Angelo looked grim. “I hope so.”

We watched Jan until the last glimpse of his white shirt had vanished from view. When we were sure he was so far below that we couldn´t possibly any longer hear him shout for help, we slowly returned to the house. A dark cloud had risen above the lake, and on the windshield of the car there were tiny droplets.

“It´s starting to rain,” Angelo said, disheartened.

“He would probably have bolted anyway, but the way you stared at him sure didn´t help.”

“And you didn´t?” Angelo looked at me, incredulous. “You should have seen your face!”

“Ehm, maybe you´re right,” I backpedalled, and changed the subject. “All his stuff is here. Those photos… What are we going to do?”

“I´ll make some phone calls.”

We retreated into the house, and the rain started in earnest. To the north, where the lake vanished behind the mountains, a few jagged lightnings reached down from the clouds but they were too far for the thunder to be heard. Angelo spent the next forty-five minutes sprawled on the huge leather couch in the living room, talking on his cell phone, calling every local constructor whose number he could get. No one knew anything about a Romanian called Jan. Frustrated, he threw the phone down and stared outside through the rain-streaked windows.

“The kid´s an illegal alien, underage, and with no working permit. They´re not going to tell me anything.”

“Maybe we should pack his things up,” I suggested, “and take them somewhere he can get them.”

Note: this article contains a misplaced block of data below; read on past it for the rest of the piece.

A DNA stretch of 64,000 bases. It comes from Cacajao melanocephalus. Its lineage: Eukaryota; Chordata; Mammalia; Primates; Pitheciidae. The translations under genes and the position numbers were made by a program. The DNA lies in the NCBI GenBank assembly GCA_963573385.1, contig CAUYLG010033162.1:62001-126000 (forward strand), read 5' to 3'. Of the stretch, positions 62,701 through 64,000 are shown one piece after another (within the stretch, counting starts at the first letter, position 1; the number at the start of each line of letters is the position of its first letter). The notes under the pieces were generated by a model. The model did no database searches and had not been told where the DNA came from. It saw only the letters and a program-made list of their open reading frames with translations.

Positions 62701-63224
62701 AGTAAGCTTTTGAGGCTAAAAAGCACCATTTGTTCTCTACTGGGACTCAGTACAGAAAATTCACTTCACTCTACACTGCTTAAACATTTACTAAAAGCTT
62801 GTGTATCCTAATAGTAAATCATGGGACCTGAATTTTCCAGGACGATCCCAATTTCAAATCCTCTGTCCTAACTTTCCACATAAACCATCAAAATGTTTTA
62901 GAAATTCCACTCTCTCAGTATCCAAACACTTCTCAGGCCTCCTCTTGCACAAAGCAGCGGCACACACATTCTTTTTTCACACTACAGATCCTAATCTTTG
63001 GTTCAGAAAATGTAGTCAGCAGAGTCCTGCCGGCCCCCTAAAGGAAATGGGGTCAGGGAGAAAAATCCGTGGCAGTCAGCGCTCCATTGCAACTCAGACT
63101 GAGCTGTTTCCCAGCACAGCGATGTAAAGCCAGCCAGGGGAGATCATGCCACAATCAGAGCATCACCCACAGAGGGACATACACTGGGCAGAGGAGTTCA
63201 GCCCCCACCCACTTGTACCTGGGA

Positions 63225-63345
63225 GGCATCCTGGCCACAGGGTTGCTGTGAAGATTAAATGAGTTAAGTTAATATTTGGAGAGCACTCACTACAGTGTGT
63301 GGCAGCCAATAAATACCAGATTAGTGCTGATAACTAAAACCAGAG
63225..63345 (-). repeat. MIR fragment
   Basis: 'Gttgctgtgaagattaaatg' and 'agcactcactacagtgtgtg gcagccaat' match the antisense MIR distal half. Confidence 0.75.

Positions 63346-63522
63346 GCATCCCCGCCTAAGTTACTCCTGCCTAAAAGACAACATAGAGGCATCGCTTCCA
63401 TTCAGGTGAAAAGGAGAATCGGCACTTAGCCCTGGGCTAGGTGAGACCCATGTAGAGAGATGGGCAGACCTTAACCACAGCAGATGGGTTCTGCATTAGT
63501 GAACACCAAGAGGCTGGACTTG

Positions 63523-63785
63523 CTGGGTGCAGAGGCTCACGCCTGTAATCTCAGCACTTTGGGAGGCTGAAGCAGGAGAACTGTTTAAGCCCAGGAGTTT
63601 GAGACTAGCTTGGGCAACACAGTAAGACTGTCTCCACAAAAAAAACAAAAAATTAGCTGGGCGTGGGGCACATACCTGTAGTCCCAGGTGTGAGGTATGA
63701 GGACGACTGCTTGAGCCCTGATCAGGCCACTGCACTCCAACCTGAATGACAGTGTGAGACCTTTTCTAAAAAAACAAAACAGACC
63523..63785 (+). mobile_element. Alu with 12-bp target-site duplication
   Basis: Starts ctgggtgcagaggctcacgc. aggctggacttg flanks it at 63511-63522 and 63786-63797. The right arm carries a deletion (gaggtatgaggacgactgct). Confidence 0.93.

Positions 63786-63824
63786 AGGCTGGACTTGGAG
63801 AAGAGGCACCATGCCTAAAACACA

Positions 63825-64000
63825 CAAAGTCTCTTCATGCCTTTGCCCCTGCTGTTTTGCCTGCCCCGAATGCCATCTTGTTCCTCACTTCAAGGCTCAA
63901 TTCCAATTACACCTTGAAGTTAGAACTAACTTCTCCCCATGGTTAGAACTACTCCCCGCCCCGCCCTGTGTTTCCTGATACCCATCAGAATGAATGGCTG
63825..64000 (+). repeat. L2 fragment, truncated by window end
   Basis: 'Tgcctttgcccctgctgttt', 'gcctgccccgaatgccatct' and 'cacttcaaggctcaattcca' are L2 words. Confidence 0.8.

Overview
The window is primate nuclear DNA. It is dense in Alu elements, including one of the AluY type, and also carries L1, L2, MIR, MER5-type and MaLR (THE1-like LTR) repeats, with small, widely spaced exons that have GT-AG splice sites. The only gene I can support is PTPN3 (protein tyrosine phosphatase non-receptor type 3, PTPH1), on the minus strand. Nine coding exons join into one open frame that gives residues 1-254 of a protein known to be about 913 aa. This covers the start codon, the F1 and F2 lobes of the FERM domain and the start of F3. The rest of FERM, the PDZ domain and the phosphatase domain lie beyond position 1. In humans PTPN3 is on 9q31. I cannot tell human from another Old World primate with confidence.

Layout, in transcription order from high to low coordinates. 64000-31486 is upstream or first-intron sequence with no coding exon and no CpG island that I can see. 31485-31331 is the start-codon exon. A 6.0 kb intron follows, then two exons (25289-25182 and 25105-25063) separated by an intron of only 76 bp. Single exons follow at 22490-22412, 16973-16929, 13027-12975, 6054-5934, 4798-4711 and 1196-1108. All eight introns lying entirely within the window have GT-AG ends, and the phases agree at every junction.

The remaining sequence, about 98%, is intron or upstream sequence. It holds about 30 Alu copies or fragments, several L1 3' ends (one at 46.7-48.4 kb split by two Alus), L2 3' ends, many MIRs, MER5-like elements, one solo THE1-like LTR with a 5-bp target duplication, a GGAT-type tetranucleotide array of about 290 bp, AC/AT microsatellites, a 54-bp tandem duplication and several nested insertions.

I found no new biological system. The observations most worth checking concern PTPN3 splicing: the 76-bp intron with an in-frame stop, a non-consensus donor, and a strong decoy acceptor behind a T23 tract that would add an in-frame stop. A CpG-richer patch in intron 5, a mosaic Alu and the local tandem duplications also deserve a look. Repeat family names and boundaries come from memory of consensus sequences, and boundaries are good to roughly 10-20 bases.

“Where?” Angelo asked, but stood up.

I was stumped. “The front door? When we leave? I mean, we have to do something.”

“The eave isn´t wide enough to protect the bag from rain.” He paused. “We´ll leave the bag inside, on a chair in front of the back door. So the kid will know it´s OK to break the window again to get to it. That is, if we find someone to fix it before he comes back.”

“I like that,” I agreed.

The upstairs window was still open, and the room was chilly. The few possessions of the boy seemed even more wretched now that he was gone. While I closed the window, Angelo picked up the passport and flipped through the pages.

“Jan Tariceanu,” he said unhappily. “Not seventeen yet. And there´s no permit to stay.”

We started gathering his things, and packed them in the canvas bag. Next to the bed, on the floor, we found an old, dog-eared issue of Playgirl.

“That´s from my room,” Angelo said, staring at the magazine. “Put it in the bag.”

“Planning ahead?” I asked, squeezing in the magazine. “Should we write your phone number on the cover?”

“Not a bad idea. Not at all,” Angelo answered, his mood lifting up a bit.

When everything was ready, we stood up and looked around the room. The bed had remained untouched, and the depression left by Jan´s body was still discernible. The image of the three of us in the bed crossed my mind again, this time with Jan wearing nothing but his torn t-shirt, and when I turned to Angelo I saw he´d been thinking somewhere along the same lines. He gave me a knowing smile, one that I recognized.

Darkness had fallen when we left the house for the ride back to Milan. It was still raining, and occasional distant flashes of lightning illuminated the lake and the mountains, and the road seemed more treacherous than ever. Before closing the doors behind us, Angelo had left a note on Jan´s bag:

“I want to help. This is a serious offer. Call 347-5431153. Angelo.”


A Corner Stop said...

Enjoyed reading chapter 1.

BillyWhite666 said...

mmmmm cant wait to read chapter 2